What else can I tell you? It’s being published by Bloomsbury (they’re wonderful). It’s illustrated — every dress! — by Donna Mehalko, who is super-wonderful. It will be out in 2013 sometime, available wherever books are sold.

Fabric 411

I am looking for some of this fabric — I think it’s called “corded cotton,” but does anyone know another name for it? Because all my normal fabric searches are coming up empty.

blue corded cotton shorts

It’s not quite seersucker — it’s that slightly raised corded cotton. I can’t find it anywhere. Did J.Crew buy it all?

Any help gratefully appreciated … I really need a Simplicity 1577 in this fabric, while it’s still summer …

Alcatraz Dress

So this pattern:
McCalls 3528


Turned into this:
Alcatraz Dress

(For this picture I dragooned my husband into taking it. He’s easier to persuade to take pictures, but the pictures aren’t as good because — insert “awwww” here — he thinks I look good in every picture, and so is not motivated to take a lot of them. Thus the weird expression and weirder hair in this one.)

I made the sleeveless version, which right now in the office is showing off what, in my childhood in the south, we called a “farmer’s tan.” The Keds are gray, the belt is a super-cheap one from Amazon, I’m wearing my default Swatch, and the sweater is a J.Crew “Jackie” cardigan. The cardigan is my favorite part, since the gray of the sweater and the gray of the dress stripe are EXACTLY the same — that’s so hard with grays!

The fabric is (I’m pretty sure) from last year sometime … I thought I had a picture of it, but perhaps at the time I didn’t think it would need one. It’s a charcoal gray and just-barely-off-white stripe. It’s shirting, and heavy for shirting but light for cotton, which is why I decided to attempt this dress in it. As you may have seen in the pattern illo, the skirt is BOTH pleated and gathered. Crazy! (It’s like that moment of revelation I had — I must have been about seven — when I realized that you could totally put BOTH caramel and hot fudge on a sundae.) It was a little more difficult to gather than I thought; the bulk of the pleats (you have to pleat first, then gather) plus the resistance from the tightly-woven cotton conspired a bit. I ended up having to run separate gathering threads for each of the four skirt panels (there’s a center front and a center back seam, lost in all those stripes).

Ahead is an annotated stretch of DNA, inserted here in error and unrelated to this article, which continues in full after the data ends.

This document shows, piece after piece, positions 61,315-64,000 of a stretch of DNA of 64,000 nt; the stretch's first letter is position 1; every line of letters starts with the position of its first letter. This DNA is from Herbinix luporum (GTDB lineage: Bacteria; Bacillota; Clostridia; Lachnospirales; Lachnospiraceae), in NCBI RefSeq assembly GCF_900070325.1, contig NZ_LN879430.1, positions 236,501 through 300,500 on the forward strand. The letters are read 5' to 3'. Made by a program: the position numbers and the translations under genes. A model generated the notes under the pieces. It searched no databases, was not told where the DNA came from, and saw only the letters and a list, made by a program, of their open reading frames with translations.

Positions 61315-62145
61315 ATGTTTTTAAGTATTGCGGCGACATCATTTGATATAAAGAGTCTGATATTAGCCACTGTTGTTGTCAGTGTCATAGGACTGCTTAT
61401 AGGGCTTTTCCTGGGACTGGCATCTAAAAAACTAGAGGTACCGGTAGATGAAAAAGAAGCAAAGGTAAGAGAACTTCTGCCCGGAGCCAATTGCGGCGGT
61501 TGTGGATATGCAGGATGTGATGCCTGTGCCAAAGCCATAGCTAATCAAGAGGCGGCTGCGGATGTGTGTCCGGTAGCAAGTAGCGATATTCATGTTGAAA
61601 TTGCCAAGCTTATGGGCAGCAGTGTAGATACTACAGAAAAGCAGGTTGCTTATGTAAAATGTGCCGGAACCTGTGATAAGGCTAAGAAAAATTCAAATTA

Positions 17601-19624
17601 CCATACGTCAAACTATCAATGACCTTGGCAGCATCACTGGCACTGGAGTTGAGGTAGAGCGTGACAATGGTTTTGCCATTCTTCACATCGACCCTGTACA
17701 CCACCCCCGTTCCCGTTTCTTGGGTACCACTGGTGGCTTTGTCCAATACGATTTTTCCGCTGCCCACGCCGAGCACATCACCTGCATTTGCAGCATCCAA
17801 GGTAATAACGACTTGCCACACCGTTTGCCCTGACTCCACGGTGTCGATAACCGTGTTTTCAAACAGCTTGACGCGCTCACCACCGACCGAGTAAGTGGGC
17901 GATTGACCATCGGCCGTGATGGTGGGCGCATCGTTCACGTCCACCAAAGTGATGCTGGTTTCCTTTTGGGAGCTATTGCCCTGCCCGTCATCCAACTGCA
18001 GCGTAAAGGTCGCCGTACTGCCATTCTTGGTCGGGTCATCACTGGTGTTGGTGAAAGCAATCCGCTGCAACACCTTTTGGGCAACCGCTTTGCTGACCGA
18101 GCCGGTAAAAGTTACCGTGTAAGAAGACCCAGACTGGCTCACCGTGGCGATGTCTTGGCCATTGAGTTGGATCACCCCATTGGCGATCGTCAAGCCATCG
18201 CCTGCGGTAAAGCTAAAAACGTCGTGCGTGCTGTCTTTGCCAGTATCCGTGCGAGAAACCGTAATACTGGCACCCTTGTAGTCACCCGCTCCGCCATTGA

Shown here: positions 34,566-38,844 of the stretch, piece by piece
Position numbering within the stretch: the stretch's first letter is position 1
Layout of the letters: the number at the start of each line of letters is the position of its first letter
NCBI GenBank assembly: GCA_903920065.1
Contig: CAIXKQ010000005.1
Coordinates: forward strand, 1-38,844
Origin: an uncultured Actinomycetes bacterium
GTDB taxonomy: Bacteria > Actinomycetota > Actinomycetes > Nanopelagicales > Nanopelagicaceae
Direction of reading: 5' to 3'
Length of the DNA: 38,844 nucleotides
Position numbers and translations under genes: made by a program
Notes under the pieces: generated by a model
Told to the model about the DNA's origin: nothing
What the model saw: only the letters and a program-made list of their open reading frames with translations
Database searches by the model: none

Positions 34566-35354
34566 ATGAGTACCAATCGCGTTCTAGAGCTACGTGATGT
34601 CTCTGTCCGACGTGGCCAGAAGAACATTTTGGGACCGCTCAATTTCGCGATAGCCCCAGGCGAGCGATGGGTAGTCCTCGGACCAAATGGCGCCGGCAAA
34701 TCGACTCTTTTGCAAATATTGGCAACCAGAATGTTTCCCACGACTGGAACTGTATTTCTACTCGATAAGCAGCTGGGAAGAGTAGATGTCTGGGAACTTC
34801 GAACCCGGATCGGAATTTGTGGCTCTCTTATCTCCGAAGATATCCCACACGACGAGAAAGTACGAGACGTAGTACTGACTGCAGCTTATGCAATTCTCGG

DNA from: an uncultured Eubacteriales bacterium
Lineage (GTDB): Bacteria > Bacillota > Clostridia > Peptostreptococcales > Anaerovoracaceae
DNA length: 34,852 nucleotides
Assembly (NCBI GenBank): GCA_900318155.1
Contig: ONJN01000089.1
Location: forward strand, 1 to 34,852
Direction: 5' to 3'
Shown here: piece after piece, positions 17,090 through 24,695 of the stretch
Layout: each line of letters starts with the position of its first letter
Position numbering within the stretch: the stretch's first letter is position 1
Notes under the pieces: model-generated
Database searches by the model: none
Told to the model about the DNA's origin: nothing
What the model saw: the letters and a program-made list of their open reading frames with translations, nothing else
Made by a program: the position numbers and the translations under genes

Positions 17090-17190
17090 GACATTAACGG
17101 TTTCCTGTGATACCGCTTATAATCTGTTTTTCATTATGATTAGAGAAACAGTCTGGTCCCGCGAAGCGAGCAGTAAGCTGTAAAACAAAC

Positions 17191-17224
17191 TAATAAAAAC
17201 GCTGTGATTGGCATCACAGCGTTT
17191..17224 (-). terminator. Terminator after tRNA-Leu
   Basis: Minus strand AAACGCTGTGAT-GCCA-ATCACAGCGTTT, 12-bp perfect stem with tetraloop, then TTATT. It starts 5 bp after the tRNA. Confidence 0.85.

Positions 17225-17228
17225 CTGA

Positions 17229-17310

The stripes on the bodice match exactly, or close enough. (I ripped it out twice before I got to “close enough.”) The pattern calls for something like five yards of 45″; I think I got away with 4 of 54″, helped by making the sleeveless version, shortening the bodice by about an inch, and cutting five inches off the bottom of the skirt (it was super, super long). I also discarded the armhole facings in favor of bias tape; the neck is self-faced. I added pockets. (Do I even have to add “I added pockets” anymore, or is that a given?)

Oddly enough, this is actually a little big on me. (I made the 36 bust.) I love it, though, so I’m going to look for a similar dress (maybe with a leeeeetle less skirt?) in a B34, to make in a stripey seersucker. Links appreciated.🙂

New 1577; Same Old Me

I know this is a terrible picture, but here it is anyway:
Simplicity 1577

Note to self: ambushing sleepy twelve-year-old son on first day of summer vacation, saying “hey will you take a picture of me?” does not result in quality photoblogism.